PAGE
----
Austin is almost upon us. In my last article, I listed what I thought should make up everyone’s gauntlet. To reiterate, the tier one decks are Zoo, Hypergenesis, Nearly Mono-Blue Fae, Tezzerator, and Next Level Blue. Those just worthy enough for inclusion are Affinity, Doran, RDW, UG Tron, and Dredge.
There are plenty of other wacky decks out there, some of which might even have potential, but this sample is more than an accurate representation of what is good and liked right now. Testing against this kind of range will, in all likelihood, protect you from any quirky decks too. About the most disappointing thing is that this list looks almost exactly the same as it did at the end of the last season. Thanks, fetchlands…
The format is old. The three big decks – Zoo, Hypergenesis, and Fae – represent the classic archetypes of old — aggro, combo, and control, or rock, paper, and scissors if you will. To further extend the metaphor, HG is rock, Zoo is scissors, and Fae is paper. Luckily, Magic takes it a step further by having sideboards. Cascade gains Vexing Shusher to frustrate most of Fae’s arsenal, and Zoo gains Silence – the best anti-cascade bullet. There’s no magical solution in Fae’s board for Zoo, but the matchup is much closer anyway, although Zoo gains both the tricky Volcanic Fallout and Great Sable Stag.
Here are my current deck lists for the Triumvirate:
- 1 Sakashima the Impostor
- 4 Angel of Despair
- 4 Bogardan Hellkite
- 1 Vesuvan Shapeshifter
- 4 Simian Spirit Guide
- 3 Ingot Chewer
- 4 Hellkite Overlord
- 2 Magister Sphinx
- 1 Karrthus, Tyrant of Jund
- 1 Iona, Shield of Emeria
- 3 Umezawa's Jitte
- 4 Mana Leak
- 1 Vedalken Shackles
- 2 Remand
- 4 Spell Snare
- 4 Ancestral Vision
- 4 Cryptic Command
There are multiple ways of building these three decks, and therein lies much of the format’s subtle complexity. These are my preferred builds. My Fae list lacks Glen Elendra Archmage, Chrome Mox, and Engineered Explosives, all of which many people consider mainstays. The sideboard is tinkered to take into account opponents cascading into Vexing Shusher.
I’m experimenting with a Magosi, The Waterveil for now because I think it’s far too powerful an ability to have on a land, and it will be incredibly powerful in mirror matches, where you can store a turn when you’ve counter mana up and nothing’s going on and unleash it to force a threat through and still have counter mana up.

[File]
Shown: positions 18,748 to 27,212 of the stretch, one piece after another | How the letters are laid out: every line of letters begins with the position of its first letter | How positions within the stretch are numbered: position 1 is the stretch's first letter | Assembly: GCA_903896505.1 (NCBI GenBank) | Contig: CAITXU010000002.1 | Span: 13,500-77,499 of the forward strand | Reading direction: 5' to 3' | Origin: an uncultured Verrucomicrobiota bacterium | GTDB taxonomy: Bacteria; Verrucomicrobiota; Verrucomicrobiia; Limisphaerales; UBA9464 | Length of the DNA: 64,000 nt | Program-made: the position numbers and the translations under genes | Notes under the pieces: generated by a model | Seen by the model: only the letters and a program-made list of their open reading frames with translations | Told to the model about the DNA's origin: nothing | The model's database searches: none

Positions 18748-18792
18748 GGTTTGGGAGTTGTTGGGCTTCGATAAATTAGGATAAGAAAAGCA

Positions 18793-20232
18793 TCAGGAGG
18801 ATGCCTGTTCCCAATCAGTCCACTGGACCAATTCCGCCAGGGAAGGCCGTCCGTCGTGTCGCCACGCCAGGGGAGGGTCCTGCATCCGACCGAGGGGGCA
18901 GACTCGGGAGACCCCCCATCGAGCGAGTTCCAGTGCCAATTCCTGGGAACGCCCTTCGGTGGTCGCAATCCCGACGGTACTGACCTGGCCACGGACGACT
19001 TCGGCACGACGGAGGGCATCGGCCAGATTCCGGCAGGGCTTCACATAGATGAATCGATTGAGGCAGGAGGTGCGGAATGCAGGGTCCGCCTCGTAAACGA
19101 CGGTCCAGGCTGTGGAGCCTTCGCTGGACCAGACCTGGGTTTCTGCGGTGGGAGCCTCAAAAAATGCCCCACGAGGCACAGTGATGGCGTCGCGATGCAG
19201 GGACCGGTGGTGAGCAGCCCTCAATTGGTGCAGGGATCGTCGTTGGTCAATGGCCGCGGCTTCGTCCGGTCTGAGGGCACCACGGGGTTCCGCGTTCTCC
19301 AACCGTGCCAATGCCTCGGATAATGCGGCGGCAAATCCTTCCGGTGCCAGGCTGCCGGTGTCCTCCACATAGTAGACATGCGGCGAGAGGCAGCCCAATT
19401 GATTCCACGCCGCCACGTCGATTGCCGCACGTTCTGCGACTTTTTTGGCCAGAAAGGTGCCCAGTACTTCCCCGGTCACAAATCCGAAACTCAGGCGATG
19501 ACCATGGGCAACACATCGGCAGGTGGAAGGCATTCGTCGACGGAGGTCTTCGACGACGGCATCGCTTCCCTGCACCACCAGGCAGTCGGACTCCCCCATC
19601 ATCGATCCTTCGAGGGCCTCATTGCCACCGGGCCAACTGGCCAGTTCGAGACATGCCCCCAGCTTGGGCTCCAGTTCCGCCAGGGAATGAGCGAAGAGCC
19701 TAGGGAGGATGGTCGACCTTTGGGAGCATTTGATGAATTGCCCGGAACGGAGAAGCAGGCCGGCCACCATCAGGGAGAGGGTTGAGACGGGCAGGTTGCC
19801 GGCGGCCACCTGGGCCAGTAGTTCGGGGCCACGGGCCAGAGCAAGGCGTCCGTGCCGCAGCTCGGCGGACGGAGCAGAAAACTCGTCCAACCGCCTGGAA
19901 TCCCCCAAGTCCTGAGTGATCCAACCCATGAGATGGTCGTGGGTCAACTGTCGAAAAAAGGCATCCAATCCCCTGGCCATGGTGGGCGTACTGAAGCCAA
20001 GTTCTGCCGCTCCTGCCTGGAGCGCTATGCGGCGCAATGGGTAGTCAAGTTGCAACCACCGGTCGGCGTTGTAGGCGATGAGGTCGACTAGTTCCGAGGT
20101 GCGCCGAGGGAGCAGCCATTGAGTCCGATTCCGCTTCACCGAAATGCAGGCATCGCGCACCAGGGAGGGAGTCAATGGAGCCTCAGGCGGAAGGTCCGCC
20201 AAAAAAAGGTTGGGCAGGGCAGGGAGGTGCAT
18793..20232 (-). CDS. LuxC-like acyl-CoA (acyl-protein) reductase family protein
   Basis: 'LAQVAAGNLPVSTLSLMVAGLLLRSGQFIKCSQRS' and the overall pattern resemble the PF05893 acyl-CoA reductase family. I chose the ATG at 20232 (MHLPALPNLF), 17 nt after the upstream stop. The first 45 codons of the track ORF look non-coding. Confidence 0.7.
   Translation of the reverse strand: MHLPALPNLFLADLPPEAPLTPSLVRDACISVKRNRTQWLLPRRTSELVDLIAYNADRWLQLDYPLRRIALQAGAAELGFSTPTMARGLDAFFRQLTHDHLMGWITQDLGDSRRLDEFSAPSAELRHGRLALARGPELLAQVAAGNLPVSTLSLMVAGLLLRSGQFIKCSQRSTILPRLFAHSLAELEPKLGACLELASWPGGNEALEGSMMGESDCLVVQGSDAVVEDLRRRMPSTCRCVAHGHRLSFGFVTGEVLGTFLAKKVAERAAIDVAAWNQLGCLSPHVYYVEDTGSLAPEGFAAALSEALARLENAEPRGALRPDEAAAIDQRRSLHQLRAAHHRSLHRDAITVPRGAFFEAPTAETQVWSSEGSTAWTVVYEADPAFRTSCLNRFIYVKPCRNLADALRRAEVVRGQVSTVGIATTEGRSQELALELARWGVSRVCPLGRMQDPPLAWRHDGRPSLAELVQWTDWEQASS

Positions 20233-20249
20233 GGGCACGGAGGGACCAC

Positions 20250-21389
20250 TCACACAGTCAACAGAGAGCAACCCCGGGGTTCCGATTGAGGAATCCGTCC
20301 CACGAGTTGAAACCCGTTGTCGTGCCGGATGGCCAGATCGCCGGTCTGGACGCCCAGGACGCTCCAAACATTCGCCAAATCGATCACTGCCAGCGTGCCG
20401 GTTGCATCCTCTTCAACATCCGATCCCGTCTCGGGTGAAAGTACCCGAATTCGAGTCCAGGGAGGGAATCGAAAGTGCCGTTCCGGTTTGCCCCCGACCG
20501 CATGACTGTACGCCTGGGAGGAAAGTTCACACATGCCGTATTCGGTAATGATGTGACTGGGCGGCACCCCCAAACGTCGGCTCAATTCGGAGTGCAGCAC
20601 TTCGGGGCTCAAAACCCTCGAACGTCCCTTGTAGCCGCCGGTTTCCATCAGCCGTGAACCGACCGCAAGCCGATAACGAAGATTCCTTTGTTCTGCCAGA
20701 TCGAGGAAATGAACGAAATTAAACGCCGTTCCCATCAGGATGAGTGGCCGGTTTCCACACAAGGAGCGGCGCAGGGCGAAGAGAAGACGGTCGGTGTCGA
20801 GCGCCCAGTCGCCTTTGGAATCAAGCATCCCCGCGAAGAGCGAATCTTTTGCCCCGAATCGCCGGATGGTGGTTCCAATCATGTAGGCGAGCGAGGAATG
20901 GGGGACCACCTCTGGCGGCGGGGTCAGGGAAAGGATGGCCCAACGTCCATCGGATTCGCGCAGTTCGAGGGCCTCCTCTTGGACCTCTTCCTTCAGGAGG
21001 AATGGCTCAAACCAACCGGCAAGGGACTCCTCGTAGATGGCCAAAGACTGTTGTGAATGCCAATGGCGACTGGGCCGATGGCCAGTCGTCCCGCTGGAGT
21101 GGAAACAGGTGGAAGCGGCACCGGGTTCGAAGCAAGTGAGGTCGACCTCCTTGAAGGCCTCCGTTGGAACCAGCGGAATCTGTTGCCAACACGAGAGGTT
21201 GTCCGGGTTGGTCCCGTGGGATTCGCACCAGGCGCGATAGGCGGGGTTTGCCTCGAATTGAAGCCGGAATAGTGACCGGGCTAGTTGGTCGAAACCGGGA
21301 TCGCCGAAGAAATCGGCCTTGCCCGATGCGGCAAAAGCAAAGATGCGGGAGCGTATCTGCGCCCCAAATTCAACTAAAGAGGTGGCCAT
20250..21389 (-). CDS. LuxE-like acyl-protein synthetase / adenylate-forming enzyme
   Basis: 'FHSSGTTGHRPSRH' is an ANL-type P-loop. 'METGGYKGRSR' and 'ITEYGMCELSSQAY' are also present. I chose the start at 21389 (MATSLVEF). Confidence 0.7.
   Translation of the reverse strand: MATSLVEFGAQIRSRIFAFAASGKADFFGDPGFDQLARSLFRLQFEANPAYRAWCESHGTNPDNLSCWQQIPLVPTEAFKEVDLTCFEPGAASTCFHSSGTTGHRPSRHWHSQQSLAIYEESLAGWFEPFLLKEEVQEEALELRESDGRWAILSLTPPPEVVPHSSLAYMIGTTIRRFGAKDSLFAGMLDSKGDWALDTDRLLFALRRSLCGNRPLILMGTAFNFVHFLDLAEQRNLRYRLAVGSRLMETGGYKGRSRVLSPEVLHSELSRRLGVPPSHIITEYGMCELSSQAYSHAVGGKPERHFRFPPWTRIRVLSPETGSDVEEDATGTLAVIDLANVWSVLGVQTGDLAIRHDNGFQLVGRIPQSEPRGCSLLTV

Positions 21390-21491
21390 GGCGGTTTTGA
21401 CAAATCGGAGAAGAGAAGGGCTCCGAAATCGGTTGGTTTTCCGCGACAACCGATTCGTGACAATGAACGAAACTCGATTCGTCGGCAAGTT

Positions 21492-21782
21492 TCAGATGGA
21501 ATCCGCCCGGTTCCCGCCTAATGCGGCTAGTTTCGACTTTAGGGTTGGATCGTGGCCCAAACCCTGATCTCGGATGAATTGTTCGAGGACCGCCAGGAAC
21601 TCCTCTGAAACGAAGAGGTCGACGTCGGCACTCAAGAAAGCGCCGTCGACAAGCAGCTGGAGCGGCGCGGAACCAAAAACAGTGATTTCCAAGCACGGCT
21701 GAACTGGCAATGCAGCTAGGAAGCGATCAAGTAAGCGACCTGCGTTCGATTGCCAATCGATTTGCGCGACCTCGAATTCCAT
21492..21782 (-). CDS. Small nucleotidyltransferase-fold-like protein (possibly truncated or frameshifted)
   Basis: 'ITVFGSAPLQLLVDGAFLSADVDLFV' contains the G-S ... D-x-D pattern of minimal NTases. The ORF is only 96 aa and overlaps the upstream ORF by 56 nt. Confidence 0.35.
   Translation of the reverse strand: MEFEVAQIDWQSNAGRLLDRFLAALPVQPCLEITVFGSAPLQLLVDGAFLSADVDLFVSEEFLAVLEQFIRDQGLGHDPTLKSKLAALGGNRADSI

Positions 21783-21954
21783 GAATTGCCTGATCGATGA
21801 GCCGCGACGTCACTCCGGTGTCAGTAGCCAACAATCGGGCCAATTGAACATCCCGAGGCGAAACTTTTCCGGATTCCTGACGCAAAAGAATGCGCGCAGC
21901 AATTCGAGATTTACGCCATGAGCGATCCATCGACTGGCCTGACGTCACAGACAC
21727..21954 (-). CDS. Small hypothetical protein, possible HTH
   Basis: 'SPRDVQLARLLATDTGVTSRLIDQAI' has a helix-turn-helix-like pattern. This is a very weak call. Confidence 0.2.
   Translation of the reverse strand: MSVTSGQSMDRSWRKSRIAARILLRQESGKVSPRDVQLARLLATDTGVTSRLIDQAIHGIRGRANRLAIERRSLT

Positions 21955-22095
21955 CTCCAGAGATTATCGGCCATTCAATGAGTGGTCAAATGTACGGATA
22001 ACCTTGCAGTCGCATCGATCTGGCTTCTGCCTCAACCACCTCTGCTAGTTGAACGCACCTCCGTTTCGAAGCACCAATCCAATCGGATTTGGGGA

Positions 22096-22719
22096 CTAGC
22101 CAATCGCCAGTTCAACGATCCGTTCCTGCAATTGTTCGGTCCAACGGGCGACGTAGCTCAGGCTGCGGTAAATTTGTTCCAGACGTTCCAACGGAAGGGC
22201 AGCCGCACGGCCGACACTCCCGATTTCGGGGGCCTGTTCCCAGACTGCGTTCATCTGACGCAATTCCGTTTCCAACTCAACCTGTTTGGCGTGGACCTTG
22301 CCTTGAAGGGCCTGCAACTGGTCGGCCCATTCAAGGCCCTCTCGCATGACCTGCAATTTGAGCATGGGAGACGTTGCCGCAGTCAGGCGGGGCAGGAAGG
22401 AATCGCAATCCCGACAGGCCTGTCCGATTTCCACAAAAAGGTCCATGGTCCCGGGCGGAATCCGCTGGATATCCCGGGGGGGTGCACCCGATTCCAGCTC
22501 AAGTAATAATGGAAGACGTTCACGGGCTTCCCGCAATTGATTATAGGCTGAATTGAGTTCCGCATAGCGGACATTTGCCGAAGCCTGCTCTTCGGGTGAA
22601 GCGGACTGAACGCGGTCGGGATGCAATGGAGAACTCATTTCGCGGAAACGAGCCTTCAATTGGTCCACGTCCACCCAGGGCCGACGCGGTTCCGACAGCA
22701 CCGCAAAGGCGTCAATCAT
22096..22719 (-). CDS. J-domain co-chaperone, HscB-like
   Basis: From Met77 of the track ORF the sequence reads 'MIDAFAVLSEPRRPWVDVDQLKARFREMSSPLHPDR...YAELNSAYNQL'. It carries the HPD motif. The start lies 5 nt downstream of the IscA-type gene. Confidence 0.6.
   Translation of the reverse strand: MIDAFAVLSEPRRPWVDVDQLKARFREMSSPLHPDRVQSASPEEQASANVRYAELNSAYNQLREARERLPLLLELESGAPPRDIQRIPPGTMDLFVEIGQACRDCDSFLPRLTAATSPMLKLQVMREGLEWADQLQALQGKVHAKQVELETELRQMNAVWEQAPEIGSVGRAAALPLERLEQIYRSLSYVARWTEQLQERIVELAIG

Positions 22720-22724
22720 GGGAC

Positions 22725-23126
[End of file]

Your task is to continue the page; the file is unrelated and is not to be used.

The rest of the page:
I’ve very recently cut Ancient Grudges from the sideboard as I’ve decided to try Plumeveil instead of Firespout. The other reasons are that I don’t think there will be too much Affinity, and Annul is pretty handy any how, especially at stopping opposing Bitterblossoms.
I’m not claiming my Zoo deck to be the shizazzle, but I’ve opted for the perhaps too-clever Isochron Scepter in favour of Ranger of Eos, and find that Knight of the Reliquary is almost always better than Woolly Thoctor (and the Treetop Villages are taken directly from Saito’s old list, rather than any considered metagame choice on my behalf). After a reasonable amount of testing (but not the Fae matchup yet), I cut my two maindeck Umezawa’s Jittes for the full compliment of Goblin Guides — the guy is awesome. This might well make the deck weaker in the mirror, but I think it’s a good decision for now.
The trickiest thing about the cascade deck is still what to do with the sideboard. How do you win the mirror? I’ve gone with Meddling Mages today, but if both of you do that, it can often turn into an awkward game of who can manually cast the big spells first. I’ve yet to find an amicable solution. I’ve fiddled with a transformational sideboard of Tarmogoyfs, Kitchen Finks/Great Sable Stags, and Baneslayer Angels, but it doesn’t quite click. Sakashima the Impostor is an addition by Canadian player Noah Long that allows you to do some pretty cute plays like putting two Iona, Shield of Emeria into play to shut out multi-color decks!
What’s that, you say — â€˜there are other decks in the format’… really?
Alright, that might be taking things to extremes, but I think these are the best decks, by quite a while, and they represent most of the styles of the metagame. Throw a couple of artifact-kill spells in every sideboard and you tend to have the rest covered.
That’s why I like Dredge right now. Everyone is correctly suiting up to combat cascade, and the relentless graveyard hate of old has disappeared. It’s a little slower than cascade, but bring in some discard and Chalice of the Void and it gets a lot closer after sideboarding. Meanwhile, Bloodghast gives you a much better game against control, and you are already solid against beatdown.
- 1 Flame-Kin Zealot
- 4 Golgari Grave-Troll
- 2 Golgari Thug
- 4 Stinkweed Imp
- 4 Narcomoeba
- 2 Mulldrifter
- 2 Bloodghast
- 1 Iona, Shield of Emeria
- 2 Goblin Lore
- 4 Chrome Mox
- 4 Ideas Unbound
- 4 Glimpse the Unthinkable
- 3 Dread Return
- 4 Bridge from Below
- 4 Burning Inquiry